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Traumatic Ulcers Treatment & Management

  • Author: Glen Houston, DDS, MSD; Chief Editor: William D James, MD  more...
Updated: Nov 06, 2014

Medical Care

The treatment of ulcerated lesions varies depending upon size, duration, and location.

  • With ulcerations induced by mechanical trauma or thermal burns from food, remove the obvious cause. These lesions typically resolve within 10-14 days.
  • Ulcerations associated with chemical injuries will resolve. The best treatment for chemical injuries is preventing exposure to the caustic materials.
  • With electrical burns, verify status and administer the vaccine if necessary. Patients with oral electrical burns are usually treated at burn centers.[14]
  • Antibiotics, usually penicillin, may be administered to prevent secondary infection, especially if the lesions are severe and deeply seated. Most traumatic ulcers resolve without the need for antibiotic treatment.
  • Treatment modalities for minor ulcerations include the following:
    • Removal of the irritants or cause
    • Use of a soft mouth guard
    • Use of sedative mouth rinses
    • Consumption of a soft, bland diet
    • Use of warm sodium chloride rinses
    • Application of topical corticosteroids
    • Application of topical anesthetics

A study by Jivanescu et al evaluated the effectiveness of a hydrogel patch to treat wounds of the oral mucosa caused by dentures in edentulous persons and found that the patch was an effective treatment for accelerating healing of traumatic ulcers and reducing the pain associated with them. In 23 adult patients with newly fabricated, complete sets of dentures, from baseline to day 1, the lesions treated with the hydrogel patch decreased in size by 25%; by day 7, they decreased by 75%. Lesions receiving usual care decreased in size by 10% (day 1) and 50% (day 7). Significant reductions in pain were reported as 65% for lesions treated with the hydrogel patch, versus 30% with usual care.[15]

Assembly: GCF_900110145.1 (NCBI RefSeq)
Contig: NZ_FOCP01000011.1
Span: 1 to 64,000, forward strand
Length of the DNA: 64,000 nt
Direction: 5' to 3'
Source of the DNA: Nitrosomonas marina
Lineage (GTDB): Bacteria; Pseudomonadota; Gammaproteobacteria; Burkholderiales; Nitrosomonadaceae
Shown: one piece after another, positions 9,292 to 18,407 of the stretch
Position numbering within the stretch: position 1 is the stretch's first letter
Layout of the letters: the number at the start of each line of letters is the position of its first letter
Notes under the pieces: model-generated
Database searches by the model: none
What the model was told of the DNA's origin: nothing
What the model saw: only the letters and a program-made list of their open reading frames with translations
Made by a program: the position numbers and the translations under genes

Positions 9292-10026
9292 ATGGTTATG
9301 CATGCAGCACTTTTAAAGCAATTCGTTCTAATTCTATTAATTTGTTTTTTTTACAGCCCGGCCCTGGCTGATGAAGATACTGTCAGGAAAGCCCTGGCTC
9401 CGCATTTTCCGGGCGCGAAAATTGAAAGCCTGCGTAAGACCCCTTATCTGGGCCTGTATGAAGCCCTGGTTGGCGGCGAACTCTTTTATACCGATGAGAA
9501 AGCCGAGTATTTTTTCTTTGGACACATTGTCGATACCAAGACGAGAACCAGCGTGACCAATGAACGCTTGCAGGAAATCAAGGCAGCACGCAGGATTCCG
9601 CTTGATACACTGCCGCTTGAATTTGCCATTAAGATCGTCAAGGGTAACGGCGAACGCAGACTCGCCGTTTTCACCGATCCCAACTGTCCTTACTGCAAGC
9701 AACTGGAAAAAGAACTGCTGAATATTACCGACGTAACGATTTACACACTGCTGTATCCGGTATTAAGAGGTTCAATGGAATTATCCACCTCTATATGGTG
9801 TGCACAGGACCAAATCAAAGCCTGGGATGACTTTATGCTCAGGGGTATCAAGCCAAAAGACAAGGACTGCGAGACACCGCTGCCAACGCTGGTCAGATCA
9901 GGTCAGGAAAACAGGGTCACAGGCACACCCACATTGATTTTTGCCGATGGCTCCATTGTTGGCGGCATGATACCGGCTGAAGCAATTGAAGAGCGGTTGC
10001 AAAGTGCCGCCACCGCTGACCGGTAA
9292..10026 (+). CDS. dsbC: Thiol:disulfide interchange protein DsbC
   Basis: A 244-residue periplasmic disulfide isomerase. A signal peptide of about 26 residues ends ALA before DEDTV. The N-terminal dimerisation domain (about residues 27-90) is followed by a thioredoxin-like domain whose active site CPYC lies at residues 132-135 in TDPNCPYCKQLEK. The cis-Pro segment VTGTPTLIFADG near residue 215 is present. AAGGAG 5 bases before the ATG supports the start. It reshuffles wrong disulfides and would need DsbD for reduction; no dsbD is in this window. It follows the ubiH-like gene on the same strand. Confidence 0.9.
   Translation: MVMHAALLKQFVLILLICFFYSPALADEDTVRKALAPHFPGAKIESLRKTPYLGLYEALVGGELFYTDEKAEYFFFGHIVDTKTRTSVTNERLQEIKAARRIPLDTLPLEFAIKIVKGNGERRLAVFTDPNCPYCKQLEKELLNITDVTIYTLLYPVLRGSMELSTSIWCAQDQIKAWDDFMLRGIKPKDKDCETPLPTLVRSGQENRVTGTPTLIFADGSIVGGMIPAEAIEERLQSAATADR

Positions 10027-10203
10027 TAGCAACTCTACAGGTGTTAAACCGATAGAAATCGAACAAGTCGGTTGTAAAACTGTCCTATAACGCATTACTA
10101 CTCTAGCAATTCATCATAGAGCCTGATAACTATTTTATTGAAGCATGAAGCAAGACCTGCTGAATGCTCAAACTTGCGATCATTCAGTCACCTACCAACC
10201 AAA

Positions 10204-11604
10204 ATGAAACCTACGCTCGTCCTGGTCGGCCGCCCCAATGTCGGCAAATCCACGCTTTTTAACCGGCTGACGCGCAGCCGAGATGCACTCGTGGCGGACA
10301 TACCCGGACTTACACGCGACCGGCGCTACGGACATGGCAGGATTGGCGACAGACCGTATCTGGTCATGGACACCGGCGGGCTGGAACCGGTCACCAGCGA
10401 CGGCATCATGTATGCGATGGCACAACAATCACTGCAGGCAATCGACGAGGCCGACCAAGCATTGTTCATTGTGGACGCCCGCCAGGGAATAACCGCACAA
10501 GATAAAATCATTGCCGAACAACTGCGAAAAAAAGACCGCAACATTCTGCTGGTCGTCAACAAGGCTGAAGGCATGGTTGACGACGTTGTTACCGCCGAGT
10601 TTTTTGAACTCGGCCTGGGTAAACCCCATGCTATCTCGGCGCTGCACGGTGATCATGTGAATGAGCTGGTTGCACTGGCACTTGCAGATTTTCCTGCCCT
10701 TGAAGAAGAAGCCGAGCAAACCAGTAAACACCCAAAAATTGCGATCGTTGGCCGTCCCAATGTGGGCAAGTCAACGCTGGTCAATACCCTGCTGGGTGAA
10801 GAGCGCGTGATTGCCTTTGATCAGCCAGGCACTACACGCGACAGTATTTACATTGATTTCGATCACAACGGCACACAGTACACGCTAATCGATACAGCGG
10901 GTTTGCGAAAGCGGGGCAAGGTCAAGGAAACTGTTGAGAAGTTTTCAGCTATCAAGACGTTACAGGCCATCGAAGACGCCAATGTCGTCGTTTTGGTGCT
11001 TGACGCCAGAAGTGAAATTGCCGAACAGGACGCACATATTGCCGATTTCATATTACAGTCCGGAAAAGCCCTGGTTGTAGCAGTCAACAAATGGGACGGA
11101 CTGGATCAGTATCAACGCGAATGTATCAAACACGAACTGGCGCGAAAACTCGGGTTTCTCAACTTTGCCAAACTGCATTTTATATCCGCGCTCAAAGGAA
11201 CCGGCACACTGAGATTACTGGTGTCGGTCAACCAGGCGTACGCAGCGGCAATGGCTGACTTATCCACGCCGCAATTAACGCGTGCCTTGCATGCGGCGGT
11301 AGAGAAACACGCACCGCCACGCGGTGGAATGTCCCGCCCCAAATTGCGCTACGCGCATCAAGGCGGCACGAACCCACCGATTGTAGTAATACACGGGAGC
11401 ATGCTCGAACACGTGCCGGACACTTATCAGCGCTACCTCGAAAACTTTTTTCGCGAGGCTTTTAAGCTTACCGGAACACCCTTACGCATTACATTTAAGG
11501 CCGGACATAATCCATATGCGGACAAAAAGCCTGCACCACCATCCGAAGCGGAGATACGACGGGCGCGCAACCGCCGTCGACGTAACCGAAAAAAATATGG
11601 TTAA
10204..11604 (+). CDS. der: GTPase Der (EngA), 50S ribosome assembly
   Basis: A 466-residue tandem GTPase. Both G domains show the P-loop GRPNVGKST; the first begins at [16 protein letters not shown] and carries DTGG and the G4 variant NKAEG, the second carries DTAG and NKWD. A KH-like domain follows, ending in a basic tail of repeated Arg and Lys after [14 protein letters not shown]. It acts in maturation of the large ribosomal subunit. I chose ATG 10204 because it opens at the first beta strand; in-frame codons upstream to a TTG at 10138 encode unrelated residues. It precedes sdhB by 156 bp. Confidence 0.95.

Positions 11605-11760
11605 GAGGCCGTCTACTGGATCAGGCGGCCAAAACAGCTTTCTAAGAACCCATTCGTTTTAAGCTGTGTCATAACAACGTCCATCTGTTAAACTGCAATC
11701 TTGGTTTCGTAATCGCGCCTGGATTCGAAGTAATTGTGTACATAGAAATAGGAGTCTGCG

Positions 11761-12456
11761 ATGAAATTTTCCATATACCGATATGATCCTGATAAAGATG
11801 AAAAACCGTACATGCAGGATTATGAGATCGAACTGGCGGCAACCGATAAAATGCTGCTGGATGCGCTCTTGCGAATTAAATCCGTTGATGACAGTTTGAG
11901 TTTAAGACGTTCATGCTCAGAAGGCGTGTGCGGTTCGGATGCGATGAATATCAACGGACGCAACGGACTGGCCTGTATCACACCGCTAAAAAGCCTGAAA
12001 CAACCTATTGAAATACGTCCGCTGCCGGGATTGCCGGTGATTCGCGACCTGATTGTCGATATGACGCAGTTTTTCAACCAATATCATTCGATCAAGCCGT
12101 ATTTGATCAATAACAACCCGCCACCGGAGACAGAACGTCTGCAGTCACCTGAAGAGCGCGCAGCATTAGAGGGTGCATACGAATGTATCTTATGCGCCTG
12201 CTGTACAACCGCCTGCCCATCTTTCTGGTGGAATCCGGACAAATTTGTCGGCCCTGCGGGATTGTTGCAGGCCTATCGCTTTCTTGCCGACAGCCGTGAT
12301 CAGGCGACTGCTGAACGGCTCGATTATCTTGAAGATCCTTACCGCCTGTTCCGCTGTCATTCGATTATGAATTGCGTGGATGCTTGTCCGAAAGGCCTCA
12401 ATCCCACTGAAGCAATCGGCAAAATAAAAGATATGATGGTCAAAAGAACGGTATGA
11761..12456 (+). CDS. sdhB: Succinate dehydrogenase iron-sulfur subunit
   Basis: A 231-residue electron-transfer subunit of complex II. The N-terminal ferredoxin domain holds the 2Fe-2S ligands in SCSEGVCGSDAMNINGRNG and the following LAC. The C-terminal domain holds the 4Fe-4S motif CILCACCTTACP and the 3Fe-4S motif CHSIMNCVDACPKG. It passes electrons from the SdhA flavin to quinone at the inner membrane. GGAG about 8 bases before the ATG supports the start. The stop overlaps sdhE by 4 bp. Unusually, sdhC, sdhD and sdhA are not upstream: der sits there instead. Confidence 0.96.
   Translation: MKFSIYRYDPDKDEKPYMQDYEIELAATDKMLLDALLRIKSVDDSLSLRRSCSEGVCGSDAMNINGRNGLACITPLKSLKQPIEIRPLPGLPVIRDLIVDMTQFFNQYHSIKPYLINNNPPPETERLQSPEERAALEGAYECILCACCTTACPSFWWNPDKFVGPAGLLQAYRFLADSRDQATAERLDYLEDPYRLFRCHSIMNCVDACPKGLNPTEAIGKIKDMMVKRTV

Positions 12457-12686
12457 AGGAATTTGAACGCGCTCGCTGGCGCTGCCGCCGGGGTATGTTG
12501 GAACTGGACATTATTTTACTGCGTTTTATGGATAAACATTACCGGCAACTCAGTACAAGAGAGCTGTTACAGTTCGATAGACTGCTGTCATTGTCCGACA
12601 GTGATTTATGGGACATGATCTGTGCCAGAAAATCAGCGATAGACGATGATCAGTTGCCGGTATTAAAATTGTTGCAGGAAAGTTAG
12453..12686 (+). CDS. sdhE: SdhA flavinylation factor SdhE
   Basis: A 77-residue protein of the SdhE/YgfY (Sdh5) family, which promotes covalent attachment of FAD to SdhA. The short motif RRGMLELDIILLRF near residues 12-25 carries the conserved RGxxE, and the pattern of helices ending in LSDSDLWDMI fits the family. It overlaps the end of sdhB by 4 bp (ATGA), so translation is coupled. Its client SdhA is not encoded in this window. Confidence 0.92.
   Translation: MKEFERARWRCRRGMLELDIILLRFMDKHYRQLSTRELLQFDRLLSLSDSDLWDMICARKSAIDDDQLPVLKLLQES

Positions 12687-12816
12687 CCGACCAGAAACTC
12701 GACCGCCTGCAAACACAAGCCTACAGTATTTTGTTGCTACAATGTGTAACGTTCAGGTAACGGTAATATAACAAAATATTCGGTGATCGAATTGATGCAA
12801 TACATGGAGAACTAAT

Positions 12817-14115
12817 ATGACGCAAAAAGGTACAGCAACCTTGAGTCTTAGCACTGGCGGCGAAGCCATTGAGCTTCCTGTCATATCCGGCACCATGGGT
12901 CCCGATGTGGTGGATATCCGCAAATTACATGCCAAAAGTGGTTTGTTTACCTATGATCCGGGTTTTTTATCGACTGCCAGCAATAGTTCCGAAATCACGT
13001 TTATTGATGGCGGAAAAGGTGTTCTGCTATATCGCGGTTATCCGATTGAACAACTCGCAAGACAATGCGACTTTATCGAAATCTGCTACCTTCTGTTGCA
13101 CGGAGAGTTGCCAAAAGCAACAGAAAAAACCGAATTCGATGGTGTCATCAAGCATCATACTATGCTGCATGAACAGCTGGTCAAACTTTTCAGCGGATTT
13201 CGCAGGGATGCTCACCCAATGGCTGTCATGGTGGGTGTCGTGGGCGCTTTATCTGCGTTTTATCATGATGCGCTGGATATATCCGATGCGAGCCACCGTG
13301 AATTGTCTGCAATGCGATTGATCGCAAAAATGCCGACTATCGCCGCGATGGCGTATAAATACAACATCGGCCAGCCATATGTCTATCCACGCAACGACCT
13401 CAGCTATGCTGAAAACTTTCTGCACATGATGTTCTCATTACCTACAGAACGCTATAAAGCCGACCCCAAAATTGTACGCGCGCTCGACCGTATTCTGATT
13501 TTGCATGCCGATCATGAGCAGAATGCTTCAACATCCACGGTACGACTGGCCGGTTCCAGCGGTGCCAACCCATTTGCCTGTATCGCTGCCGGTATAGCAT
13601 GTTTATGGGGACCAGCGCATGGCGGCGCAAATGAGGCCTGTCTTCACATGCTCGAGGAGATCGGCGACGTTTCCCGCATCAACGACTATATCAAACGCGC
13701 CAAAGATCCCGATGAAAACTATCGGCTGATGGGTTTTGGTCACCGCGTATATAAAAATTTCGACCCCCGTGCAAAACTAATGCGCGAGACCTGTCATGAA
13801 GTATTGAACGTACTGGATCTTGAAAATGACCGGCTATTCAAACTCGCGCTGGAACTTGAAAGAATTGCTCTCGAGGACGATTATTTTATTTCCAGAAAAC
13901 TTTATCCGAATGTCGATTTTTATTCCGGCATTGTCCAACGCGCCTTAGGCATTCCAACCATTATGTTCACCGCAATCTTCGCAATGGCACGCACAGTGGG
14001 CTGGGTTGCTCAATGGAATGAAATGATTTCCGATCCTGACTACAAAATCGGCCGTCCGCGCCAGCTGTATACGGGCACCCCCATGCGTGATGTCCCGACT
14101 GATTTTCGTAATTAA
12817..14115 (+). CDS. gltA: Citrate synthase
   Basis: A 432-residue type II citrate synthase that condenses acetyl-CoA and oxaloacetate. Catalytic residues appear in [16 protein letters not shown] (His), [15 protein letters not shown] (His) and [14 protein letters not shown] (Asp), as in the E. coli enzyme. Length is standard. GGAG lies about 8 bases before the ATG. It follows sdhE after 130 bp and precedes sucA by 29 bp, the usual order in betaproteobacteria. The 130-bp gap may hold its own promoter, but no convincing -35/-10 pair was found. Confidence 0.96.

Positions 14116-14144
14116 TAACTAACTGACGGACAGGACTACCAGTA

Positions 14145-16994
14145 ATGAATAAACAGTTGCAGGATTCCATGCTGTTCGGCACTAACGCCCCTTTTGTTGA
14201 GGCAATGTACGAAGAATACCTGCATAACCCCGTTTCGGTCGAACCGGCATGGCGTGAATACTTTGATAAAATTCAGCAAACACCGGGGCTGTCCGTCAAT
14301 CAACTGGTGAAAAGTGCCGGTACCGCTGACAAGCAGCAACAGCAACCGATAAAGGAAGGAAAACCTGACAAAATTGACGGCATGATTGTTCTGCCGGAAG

Patients with repeated factitial ulcerations may be considered for referral to a psychiatrist or psychologist.

Contributor Information and Disclosures

Glen Houston, DDS, MSD Chair, Professor, Department of Oral and Maxillofacial Pathology, University of Oklahoma Health Sciences Center

Glen Houston, DDS, MSD is a member of the following medical societies: American Academy of Oral Medicine, American Academy of Oral and Maxillofacial Pathology, American Dental Association

Disclosure: Nothing to disclose.

Specialty Editor Board

Michael J Wells, MD, FAAD Associate Professor, Department of Dermatology, Texas Tech University Health Sciences Center, Paul L Foster School of Medicine

Michael J Wells, MD, FAAD is a member of the following medical societies: Alpha Omega Alpha, American Academy of Dermatology, American Medical Association, Texas Medical Association

Disclosure: Nothing to disclose.

Drore Eisen, MD, DDS Consulting Staff, Department of Dermatology, Dermatology Research Associates of Cincinnati

Drore Eisen, MD, DDS is a member of the following medical societies: American Academy of Dermatology, American Academy of Oral Medicine, American Dental Association

Disclosure: Nothing to disclose.

Chief Editor

William D James, MD Paul R Gross Professor of Dermatology, Vice-Chairman, Residency Program Director, Department of Dermatology, University of Pennsylvania School of Medicine

William D James, MD is a member of the following medical societies: American Academy of Dermatology, Society for Investigative Dermatology

Disclosure: Nothing to disclose.

Additional Contributors

Daniel Mark Siegel, MD, MS Clinical Professor of Dermatology, Department of Dermatology, State University of New York Downstate Medical Center

Daniel Mark Siegel, MD, MS is a member of the following medical societies: American Academy of Dermatology, American College of Mohs Surgery, American Association for Physician Leadership, American Society for Dermatologic Surgery, American Society for MOHS Surgery, International Society for Dermatologic Surgery

Disclosure: Nothing to disclose.

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